With so many media players on the market, the bar has been set pretty high. Unfortunately, Ashampoo Media Player's faulty features barely make it off the ground.
The user interface looks like a prop from a sci-fi movie, which is fine on screen because those things don't have to actually work. In action, it wasn't as easy to use as other media players we've tried. The interface is skinnable and you can toggle between size modes (small, medium, large), but with each change, we had to learn how to navigate the interface all over again. The player does come with the ability to burn data, MP3, and audio CDs. It also comes with an online radio and the ability to create playlists, but we received an error message whenever we tried to access both features. On top of that, you won't find a ripper or a conversion utility. The one standout feature of this program is its ability to handle a long list of file types, such as AIF, FLAC, WAV, and DAT files, just to name a few. We were able to play our own audio files without any interruption. Help is available through pop-up guides and a help menu, but neither addressed the errors that we received.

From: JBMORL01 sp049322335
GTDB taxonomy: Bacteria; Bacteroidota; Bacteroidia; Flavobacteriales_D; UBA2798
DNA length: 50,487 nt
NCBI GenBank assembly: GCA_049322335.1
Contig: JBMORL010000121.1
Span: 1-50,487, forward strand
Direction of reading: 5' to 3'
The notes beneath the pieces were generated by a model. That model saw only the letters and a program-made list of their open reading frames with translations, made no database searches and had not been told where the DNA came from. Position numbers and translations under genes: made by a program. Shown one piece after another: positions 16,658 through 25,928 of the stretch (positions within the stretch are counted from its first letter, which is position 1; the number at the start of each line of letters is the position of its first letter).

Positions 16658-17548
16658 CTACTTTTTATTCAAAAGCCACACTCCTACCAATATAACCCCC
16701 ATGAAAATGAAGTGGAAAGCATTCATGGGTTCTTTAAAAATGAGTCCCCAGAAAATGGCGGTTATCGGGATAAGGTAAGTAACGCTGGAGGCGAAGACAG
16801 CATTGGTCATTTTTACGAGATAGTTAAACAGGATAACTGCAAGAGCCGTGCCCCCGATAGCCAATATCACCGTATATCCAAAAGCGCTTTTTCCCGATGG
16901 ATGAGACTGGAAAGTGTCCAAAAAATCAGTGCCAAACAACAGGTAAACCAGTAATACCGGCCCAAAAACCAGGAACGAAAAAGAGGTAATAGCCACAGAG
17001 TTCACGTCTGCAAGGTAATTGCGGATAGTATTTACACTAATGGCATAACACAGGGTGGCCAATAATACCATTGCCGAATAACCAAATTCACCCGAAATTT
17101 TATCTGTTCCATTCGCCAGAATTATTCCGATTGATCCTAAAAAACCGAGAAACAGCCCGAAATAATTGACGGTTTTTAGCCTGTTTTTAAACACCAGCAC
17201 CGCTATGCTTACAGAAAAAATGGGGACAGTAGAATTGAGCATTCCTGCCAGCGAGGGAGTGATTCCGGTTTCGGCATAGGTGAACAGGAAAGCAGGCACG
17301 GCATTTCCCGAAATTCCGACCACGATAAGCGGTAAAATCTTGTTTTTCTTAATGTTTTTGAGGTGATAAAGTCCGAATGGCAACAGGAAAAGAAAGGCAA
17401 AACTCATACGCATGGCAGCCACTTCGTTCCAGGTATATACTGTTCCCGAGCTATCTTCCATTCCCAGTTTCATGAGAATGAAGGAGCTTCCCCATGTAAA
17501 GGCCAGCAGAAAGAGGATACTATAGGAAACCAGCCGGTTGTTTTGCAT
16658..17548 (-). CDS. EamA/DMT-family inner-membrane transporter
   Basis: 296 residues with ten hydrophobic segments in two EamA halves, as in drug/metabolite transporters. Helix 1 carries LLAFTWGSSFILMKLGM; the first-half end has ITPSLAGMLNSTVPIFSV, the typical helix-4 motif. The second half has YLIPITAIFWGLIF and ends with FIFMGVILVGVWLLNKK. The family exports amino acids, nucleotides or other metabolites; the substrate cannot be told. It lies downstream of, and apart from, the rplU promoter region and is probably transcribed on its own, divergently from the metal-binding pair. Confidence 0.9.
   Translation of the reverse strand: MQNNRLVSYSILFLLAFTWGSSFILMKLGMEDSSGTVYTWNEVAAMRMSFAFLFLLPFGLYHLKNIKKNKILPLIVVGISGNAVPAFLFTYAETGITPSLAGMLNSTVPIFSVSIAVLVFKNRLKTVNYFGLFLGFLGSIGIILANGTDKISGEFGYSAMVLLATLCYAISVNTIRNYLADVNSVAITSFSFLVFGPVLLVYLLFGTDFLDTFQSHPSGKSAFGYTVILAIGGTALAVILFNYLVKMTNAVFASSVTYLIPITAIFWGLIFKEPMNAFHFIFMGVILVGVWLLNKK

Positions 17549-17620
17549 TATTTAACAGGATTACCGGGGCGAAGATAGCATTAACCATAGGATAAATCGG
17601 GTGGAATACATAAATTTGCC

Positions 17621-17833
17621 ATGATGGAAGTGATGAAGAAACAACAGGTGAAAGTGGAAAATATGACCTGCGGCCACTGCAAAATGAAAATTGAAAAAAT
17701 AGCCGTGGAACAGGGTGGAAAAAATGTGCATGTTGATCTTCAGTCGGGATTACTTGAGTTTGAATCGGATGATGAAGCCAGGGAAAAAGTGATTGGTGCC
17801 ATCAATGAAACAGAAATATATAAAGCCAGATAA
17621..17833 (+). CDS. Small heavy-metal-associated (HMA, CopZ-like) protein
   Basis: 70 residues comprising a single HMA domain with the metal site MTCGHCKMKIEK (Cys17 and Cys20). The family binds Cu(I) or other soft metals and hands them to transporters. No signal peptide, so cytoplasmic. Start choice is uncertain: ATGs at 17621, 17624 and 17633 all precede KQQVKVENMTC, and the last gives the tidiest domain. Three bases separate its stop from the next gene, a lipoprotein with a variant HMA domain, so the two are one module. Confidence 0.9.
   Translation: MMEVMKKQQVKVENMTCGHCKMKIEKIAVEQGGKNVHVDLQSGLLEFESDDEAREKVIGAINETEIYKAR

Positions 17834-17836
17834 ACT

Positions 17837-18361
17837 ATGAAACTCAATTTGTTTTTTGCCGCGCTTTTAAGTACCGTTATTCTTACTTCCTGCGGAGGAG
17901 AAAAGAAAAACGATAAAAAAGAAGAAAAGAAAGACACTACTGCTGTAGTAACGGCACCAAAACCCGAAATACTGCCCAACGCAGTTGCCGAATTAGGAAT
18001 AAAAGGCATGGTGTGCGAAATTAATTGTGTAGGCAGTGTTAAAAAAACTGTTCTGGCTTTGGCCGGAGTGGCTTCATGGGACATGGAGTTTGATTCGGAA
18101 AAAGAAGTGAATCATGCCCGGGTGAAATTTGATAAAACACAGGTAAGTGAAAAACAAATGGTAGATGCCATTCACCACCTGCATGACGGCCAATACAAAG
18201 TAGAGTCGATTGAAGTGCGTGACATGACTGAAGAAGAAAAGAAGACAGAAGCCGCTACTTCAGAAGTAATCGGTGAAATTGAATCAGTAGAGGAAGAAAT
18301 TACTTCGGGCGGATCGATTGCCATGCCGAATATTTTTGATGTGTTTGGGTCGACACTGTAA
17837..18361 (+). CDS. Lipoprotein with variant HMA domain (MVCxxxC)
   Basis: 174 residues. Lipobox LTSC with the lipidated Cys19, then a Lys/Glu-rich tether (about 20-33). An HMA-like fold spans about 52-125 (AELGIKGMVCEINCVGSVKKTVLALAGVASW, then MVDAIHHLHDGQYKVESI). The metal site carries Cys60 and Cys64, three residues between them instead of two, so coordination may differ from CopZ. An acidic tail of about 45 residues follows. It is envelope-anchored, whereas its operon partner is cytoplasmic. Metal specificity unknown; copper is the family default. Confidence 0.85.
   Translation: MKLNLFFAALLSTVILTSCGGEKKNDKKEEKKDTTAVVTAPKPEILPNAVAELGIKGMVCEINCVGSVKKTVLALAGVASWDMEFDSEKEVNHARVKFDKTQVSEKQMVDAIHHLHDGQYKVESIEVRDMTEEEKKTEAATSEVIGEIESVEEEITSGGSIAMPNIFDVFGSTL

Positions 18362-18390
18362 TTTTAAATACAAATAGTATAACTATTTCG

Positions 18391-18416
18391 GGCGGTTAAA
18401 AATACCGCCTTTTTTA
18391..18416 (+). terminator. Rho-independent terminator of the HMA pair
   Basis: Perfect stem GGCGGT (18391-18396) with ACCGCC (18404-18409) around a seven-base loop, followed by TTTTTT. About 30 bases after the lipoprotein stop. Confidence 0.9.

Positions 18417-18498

The online radio we could live without, but the inability to create playlists was a media player standard that we could not. Although we liked some of what the Ashampoo Media Player had to offer, we suggest you wait until a later version fixes the bugs and emphasizes usability over design.